01 July 2014


by Andy Weddington
Tuesday, 01 July 2014

"The other veteran said "Listen, mate, everybody gets scared, and anybody says he don't is a damn liar." Eugene B. Sledge

Last week I watched, uninterrupted, the HBO miniseries 'The Pacific' - the island-hopping, beach-assaulting, amphibious warfare campaign carried out during World War II by the U. S. Navy and Marine Corps.  It's captivating, sobering history (though relevant strategy and tactics still) but what resonated most was the concluding interviews with survivors (and their families and friends) - most notably the words of Eugene B. Sledge (author of 'With the Old Breed: At Peleliu and Okinawa') on Disc 6.

Listening to Sledge, a Marine (artilleryman) I know, who fought in some of those god-awful, bloody battles (e.g., Gavutu; Tulagi; Guadalcanal; Tarawa) and spent time in the water (abandoning ship when a Japanese destroyer attacked their ship), came to mind. 

He missed Iwo Jima for being evacuated with malaria. More about him momentarily.

Saturday past a crowd (of old Marines, Sailors, and families thereof) numbering 120, less a few, likely totaling some 7,000+ years of life, gathered at the Marine Corps Air Ground Combat Center Officers' Club, 29 Palms, to celebrate (a few days early) the 95th Birthday of Sergeant Major Ray V. Wilburn, USMC (Retired) - that Old Breed Marine I know.

We sang 'Happy Birthday!'

And then the Sergeant Major rose, hesitantly, at the urging of his wife (of 57 years), to say a few words.

He, as always, directly spoke - clearly and with volume...

'My wife says I need to say a few words but I really don't know what to say...

Let me tell you, I am but a poor country boy raised on a cotton farm in Texas...my parents invented poverty...dirt poor, we did not have much of anything...when our dog was thrown a bone he called 'fair catch'...I don't know much but one thing I do know is the Marine Corps...and the Marine Corps has been good to me and my family...somehow I survived three wars [WWII; Korea; Vietnam]...as to being 95, well, I don't feel 95...not at all...I believe age is just a number and if you start focusing on the number you start acting the number...that's not me...I awaken every morning to the creak of my bones...and if I don't hear organ music, I get out of bed...that's about it...oh, I don't think a recording of your 'Happy Birthday' will sell...but thank you and thank you for being here this afternoon...'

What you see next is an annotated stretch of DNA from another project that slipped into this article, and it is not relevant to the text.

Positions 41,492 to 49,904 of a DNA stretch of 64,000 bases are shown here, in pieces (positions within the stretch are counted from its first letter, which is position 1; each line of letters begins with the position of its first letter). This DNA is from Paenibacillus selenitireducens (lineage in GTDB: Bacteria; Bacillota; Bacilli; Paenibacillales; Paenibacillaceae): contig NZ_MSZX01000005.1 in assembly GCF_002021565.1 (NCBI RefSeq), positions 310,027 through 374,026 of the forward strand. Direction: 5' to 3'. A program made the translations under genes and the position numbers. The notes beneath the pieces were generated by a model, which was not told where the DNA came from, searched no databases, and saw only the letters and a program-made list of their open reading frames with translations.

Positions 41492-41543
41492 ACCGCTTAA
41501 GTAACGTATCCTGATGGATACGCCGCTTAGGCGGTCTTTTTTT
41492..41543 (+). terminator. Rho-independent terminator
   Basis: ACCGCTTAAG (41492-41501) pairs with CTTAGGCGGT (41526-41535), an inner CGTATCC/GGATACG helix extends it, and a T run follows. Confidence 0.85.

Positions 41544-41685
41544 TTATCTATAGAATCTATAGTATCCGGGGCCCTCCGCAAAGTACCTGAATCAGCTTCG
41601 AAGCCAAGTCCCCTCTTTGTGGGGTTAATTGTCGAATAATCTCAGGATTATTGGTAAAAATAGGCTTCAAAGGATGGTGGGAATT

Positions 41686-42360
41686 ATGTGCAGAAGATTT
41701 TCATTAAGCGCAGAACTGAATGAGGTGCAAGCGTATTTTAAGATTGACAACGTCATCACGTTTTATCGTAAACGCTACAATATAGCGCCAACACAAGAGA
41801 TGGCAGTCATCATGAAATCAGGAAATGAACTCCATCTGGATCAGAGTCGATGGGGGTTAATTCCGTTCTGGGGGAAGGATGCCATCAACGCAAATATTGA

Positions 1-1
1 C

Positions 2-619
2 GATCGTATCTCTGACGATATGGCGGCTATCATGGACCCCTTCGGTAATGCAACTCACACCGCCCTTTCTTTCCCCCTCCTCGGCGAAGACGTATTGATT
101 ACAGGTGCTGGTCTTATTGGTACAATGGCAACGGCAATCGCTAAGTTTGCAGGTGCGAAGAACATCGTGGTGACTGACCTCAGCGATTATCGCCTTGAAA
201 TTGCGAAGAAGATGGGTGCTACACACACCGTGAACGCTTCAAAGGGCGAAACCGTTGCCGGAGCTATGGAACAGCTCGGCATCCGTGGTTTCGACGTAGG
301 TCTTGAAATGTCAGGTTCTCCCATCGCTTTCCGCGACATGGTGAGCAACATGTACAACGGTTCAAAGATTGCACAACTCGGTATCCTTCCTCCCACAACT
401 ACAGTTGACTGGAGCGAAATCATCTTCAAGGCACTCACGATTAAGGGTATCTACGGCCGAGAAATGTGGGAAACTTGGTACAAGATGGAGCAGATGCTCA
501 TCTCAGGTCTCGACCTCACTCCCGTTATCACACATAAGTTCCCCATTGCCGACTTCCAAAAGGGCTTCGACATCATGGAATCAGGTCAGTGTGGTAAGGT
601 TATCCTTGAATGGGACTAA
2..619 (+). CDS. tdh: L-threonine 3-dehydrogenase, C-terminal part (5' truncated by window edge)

I've known Sergeant Major Wilburn for 12 years or so. My good fortune is to see and visit with him with some frequency. His clarity of thought remarkable. His memories, his stories, about combat sometimes chilling. But mostly he talks about leadership. That he retired after some 31+ years of service and nine years before I was commissioned is of little, if any, consequence - we're Marines and have that spirit and speak that language, spoken and unspoken, known only to Marines.

Sergeant Major Ray V. Wilburn, USMC (Ret)
at his 95th Birthday party (with the author)
Sergeant Major Ray V. Wilburn, USMC (Ret)
USMC Birthday Ball - 2012
America is still producing Marines of the Old Breed flavor. Sergeant Major Wilburn will so attest - he mentors many of them; enlisted and officer.  


it's official today: "95 - Happy Birthday, Sergeant Major!"


Semper Fidelis, Marine. And friend.

Post Script

Before watching 'The Pacific' I watched 'Band of Brothers' (also HBO miniseries) - uninterrupted. The concluding interviews on Disc 6 likewise resonated the most.

But what was most striking between the two miniseries was the accurate portrayal of the two cultures - Army and Marine Corps. Though the warrior spirit present in both, Soldiers are not Marines and Marines are not Soldiers. 

Mr. Sledge's 'With the Old Breed' - a must read; more than once. 

Author's Endnote

Sergeant Major was not the oldest at his party. There was a woman of 102. And there was another woman, widow of a Marine general officer, the Sergeant Major's age who grew up with him in Texas. Her father was young Ray Wilburn's barber.

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